SM: It can be bridged but you have to be more clever about how you’re going to present the information. Again, in my opinion, you’ve got to look at technology.  The kids aren’t just 30 million words behind. The rate at which they acquire and use words is also behind. So you have to look hard for ways to make them faster at acquiring vocabulary than normal. Otherwise they can’t catch up. The idea from Hart and Risley is there’s a hole in vocabulary development and usage, which has an impact on other cognitive and academic skills. But to fill that hole you have to be strategic.  You have to work harder and smarter.

SL: Do you think schools have absorbed that fact yet or are they still trying to solve the problem in the same way?

SM: They’re still trying to solve the problem in a very linear fashion. There are a lot of states that have recommendations. They’ll say, if the child is behind in reading, give them an extra 30 minutes a day. And there are two issues. First of all there’s an opportunity cost because something else is being pushed out of school. You’re already accepting lower performance in a different domain, so you’re going to read more at school if we just drop math or science, as an example. Something fell.

Number two is that you’re not changing the rate at which they acquire new information. So that 30 minutes is going to help – it’s better than nothing – but you’re probably not going to catch up under that model and that is why we have so few kids catch up. So again I’ll go back to my earlier statement: 92% of low-reading third-graders can be predicted in kindergarten. In the fall of kindergarten – 92% of them.  So are we only helping 8% or is that just error in our prediction?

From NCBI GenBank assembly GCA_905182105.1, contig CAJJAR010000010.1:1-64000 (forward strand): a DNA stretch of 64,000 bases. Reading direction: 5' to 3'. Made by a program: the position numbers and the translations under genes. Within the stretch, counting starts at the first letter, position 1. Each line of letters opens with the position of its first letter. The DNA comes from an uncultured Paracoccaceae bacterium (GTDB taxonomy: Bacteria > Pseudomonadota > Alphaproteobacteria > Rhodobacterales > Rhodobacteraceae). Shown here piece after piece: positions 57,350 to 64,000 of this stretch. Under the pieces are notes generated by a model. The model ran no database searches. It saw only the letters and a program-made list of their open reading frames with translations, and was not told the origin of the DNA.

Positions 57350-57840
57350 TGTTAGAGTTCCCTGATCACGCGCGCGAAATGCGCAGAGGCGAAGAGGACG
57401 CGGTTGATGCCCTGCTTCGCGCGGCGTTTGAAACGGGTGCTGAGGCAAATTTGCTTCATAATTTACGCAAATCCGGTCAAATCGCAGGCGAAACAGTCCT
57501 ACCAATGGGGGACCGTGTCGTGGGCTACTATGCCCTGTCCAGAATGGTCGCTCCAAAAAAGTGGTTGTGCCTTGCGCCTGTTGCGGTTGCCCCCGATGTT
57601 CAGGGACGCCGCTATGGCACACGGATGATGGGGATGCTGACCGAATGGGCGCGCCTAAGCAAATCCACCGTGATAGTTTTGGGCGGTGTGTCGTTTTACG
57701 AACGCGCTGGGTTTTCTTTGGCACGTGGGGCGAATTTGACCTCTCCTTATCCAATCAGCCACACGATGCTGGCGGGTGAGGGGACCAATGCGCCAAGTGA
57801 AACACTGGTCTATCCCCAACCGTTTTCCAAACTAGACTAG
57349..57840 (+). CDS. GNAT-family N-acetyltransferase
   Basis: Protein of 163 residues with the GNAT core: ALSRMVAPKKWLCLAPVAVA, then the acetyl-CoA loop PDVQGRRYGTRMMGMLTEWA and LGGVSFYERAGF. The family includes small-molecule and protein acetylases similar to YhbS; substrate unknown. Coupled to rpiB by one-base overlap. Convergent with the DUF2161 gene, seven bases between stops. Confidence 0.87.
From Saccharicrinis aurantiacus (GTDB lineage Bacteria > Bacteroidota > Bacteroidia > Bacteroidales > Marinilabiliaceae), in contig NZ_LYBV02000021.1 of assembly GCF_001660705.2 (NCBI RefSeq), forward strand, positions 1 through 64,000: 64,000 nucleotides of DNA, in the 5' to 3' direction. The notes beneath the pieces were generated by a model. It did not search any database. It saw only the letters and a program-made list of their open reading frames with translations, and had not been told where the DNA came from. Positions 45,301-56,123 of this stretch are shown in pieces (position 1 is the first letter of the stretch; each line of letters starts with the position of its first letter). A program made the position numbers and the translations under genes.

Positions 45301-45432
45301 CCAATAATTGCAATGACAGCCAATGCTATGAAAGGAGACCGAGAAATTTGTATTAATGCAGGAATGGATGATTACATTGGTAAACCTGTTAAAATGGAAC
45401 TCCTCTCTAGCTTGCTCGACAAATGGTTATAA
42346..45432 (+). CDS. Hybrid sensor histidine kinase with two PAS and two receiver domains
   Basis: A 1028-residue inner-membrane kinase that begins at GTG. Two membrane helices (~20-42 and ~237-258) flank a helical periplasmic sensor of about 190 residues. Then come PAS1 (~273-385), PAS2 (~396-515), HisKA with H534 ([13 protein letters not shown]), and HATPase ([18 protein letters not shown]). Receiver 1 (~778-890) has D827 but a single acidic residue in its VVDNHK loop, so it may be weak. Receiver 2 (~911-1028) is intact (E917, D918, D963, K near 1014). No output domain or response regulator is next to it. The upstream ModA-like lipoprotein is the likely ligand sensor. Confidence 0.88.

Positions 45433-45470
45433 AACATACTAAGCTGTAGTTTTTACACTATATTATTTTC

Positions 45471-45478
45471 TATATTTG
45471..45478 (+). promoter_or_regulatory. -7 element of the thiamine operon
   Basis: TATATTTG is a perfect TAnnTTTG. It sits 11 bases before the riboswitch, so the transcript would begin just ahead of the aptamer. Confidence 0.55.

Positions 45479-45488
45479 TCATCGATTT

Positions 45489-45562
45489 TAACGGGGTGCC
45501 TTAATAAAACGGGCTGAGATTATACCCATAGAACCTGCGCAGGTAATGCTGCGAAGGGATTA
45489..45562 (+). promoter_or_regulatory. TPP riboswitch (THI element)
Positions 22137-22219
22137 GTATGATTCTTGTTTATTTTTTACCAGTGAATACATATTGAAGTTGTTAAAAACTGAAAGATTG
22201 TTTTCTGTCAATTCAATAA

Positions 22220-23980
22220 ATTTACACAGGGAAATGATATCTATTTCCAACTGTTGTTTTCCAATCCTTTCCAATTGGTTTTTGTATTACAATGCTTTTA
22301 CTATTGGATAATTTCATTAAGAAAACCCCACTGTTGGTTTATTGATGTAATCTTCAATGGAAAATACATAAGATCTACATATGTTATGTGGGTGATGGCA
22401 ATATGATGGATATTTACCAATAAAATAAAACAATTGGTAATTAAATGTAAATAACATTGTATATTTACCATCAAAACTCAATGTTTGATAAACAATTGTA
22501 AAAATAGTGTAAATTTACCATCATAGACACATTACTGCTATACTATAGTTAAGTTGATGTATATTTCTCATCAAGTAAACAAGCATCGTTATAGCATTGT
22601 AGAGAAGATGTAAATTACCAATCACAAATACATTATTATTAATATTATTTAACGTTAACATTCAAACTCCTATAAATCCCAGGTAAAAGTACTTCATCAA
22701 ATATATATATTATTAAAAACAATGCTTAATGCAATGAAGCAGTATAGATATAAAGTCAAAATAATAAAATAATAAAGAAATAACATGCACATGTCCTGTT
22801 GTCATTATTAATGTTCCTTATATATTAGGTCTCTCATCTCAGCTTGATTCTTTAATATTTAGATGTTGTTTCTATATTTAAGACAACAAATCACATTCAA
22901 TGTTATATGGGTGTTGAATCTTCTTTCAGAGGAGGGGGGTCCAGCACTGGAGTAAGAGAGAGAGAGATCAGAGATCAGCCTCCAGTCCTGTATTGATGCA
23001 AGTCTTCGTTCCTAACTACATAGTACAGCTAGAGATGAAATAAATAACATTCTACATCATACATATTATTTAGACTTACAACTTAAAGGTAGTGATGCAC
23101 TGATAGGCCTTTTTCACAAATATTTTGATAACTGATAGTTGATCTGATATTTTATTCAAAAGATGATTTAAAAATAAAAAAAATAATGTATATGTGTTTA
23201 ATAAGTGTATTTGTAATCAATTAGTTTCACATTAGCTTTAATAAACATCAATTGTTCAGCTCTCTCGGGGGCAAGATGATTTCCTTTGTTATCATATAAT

What we’re doing is not a matter of effort. The incorrect answer is teachers need to work harder. The incorrect answer is districts need to work harder. The correct answer is we need to work smarter.

SL: Can you say more about how technology works smarter?

SM: Because we can create learning experiences, driven by the student, that exceed what can happen in a normal classroom or small group environment. In other words, think about five kids at different computers each receiving differentiated individualized instruction.

SL: It’s an individualized learning approach…

SM: …over a short duration that can work systematically on being faster learners, not just providing them with the experience. My comment about technology is really for public education systems.

The part that people misunderstand the most is that a lot of technology that’s presented in the first year to year-and-a-half of life actually predicts negative language growth, not positive, because you need those base skills. And so the best development for kids is really that interaction. You know after a year-and-a-half, two years of age, with adults, with other kids, then technology can play a role once they have those basic skills.

For parents, it’s not about putting a laptop in a crib and coming back two hours later. We want to make sure that people really understand that watching TV with your child and talking about what you’re watching, and letting them respond -- having that interaction the way you might use a book is exactly what you’re trying to do.